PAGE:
# Escape Velocity Formula

You must have seen rockets leaving the earth to go into space. Then you must have also noticed they require a very huge kick-start in order to leave the surface of the earth. It is because of the strong gravitational field of the surface of the earth. Thus, this is where escape velocity comes in. In this article, you will learn about the escape velocity formula and see how the formula can be used to find out the escape velocity of any object or body.

## Definition

Escape Velocity is referred to as the minimum velocity needed by anybody or object to be projected to overcome the gravitational pull of the planet earth. In other words, the minimum velocity that one requires to escape the gravitational field is escape velocity.

Basically, it means escaping the land without any chance of falling back. Therefore, any object or body having escape velocity on the surface of the earth can totally escape the gravitational field of the earth in addition to avoiding the losses due to the atmosphere.

For instance, if you see that a spacecraft leaves the earthâ€™s surface it requires a speed of 7 miles per second or about 25,000 miles per hour to leave the earth without ever falling back to the surface of the earth.

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## Escape Velocity Formula

Escape velocity refers to the minimum velocity which is needed to leave a planet or moon. For instance, for any rocket or some other object to leave a planet, it has to overcome the pull of gravity.

The formula for escape velocity comprises of a constant, G, which we refer to as the universal gravitational constant. The value of it is = 6.673 Ã— 10-11 N . m2 / kg2. The unit for escape velocity is meters per second (m/s).

Escape velocity = $$\sqrt{\frac{2 (gravitational constant) (mass of the planet of moon) }{radius of the planet or moon}}$$

v escape = $$\sqrt{\frac{2GM}{R}}$$

Over here:
v escape refers to the escape velocity (m/s)
G is the universal gravitational constant (6.673 Ã— 10-11 N . m2 / kg2)
M refers to the mass of the planet or moon (kg)
R is the radius of the planet or moon (m)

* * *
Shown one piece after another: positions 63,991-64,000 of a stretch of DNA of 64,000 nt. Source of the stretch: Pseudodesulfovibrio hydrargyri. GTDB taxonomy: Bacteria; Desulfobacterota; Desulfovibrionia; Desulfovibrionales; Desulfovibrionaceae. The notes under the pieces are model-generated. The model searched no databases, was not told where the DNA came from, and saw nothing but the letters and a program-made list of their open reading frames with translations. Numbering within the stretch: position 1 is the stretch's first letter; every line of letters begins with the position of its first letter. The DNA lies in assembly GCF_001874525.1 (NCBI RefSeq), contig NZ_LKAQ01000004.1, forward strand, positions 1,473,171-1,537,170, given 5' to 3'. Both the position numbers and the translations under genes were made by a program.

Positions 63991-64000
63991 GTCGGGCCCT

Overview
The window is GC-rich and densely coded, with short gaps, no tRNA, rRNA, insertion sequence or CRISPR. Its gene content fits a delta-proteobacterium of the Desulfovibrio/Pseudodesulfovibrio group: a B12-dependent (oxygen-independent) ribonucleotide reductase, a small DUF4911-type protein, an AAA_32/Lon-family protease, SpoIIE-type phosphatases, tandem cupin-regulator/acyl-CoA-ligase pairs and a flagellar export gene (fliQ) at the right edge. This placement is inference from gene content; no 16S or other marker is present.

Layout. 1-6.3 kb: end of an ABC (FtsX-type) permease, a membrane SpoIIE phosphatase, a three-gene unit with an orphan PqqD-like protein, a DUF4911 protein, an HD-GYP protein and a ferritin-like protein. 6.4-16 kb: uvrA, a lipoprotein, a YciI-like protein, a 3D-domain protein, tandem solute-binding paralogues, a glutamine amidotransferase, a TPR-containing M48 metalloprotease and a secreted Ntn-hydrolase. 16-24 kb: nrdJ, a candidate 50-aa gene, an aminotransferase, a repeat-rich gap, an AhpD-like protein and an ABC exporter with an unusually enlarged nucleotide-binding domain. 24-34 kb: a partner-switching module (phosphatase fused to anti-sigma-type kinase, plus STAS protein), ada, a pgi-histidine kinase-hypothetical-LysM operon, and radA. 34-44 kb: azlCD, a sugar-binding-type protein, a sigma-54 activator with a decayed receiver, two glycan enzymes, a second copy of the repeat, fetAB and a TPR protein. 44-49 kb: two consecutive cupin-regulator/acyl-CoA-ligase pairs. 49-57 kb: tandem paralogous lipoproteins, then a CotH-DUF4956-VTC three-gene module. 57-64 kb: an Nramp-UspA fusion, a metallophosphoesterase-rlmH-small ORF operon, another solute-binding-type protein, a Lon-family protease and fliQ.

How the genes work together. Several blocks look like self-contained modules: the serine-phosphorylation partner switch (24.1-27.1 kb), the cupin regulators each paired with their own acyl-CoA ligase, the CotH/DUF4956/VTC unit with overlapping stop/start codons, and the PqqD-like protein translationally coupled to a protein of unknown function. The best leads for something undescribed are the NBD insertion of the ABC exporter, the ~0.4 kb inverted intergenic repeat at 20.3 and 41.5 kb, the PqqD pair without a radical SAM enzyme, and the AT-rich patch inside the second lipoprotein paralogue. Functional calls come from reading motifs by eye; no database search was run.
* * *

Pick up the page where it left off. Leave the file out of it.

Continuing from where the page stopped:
## Â Solved Question

Question– Suppose the radius of Earth is 6.38 Ã— 106 m and the mass of the planet earth is 5.98 Ã— 1024 kg. Find out the escape velocity from planet earth.

Answer– We can find the escape velocity from earth using the escape velocity formula:

vescape = $$\sqrt{\frac{2GM}{R}}$$
Thus, when we replace it with figures, we will get:
vescape = $$\sqrt{\frac{2(6.673 \times 10^{-11}N^{.}m^{2}/kg^{2})(5.98 \times 10^{24}kg)}{6.38 \times 10^{6}m}}$$
$$v_{escape} = \sqrt{\frac{7.981 \times 10^{14}N \cdot m^{2}/kg}{6.38 \times 10^{6}m}}$$
vescape = $$\sqrt{1.251\times 10^{8} N \cdot m^{2}/kg}$$
vescape = 11184 m/s

Therefore, the escape velocity from Earth is 11 184 m/s, or approximately 11.2 km/s.

Question– In order to leave the moon, the Apollo astronauts had to take off in the lunar mobile and reach the escape velocity of the moon. The radius of the moon is 1.74 Ã— 106 m, and the mass of the moon is 7.35 Ã— 1022 kg. Calculate the velocity which the Apollo astronauts have to reach in order to leave the moon?

Answer– We can find the escape velocity from the moon using the escape velocity formula:
vescape = $$\sqrt{\frac{2GM}{R}}$$
$$v_{escape} = \sqrt{\frac{2(6.673 \times 10 ^{-11}N \cdot m^{2}/kg^{2}) (7.35 \times 10^{22}kg)}{1.74 \times 10^{6}m}}$$
$$v_{escape} = \sqrt{\frac{9.809 \times 10 ^{-11}N \cdot m^{2}/kg}{1.74 \times 10^{6}m}}$$
$$v_{escape} = \sqrt{5.638 \times 10^{6}N \cdot m^{2}/kg}$$
$$v_{escape} = 2374$$ m/s.

Therefore, the escape velocity from the moon is 2374 m/s, or almost 2.37 km/s.

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### 5 responses to “Spring Potential Energy Formula”

1. Typo Error>
Speed of Light, C = 299,792,458 m/s in vacuum
So U s/b C = 3 x 10^8 m/s
Not that C = 3 x 108 m/s
to imply C = 324 m/s
A bullet is faster than 324m/s

2. Malek safrin says:

I have realy intrested to to this topic

3. umer says:

m=f/a correct this

4. Kwame David says:

Interesting studies

5. Yashdeep tiwari says:

It is already correct f= ma by second newton formula…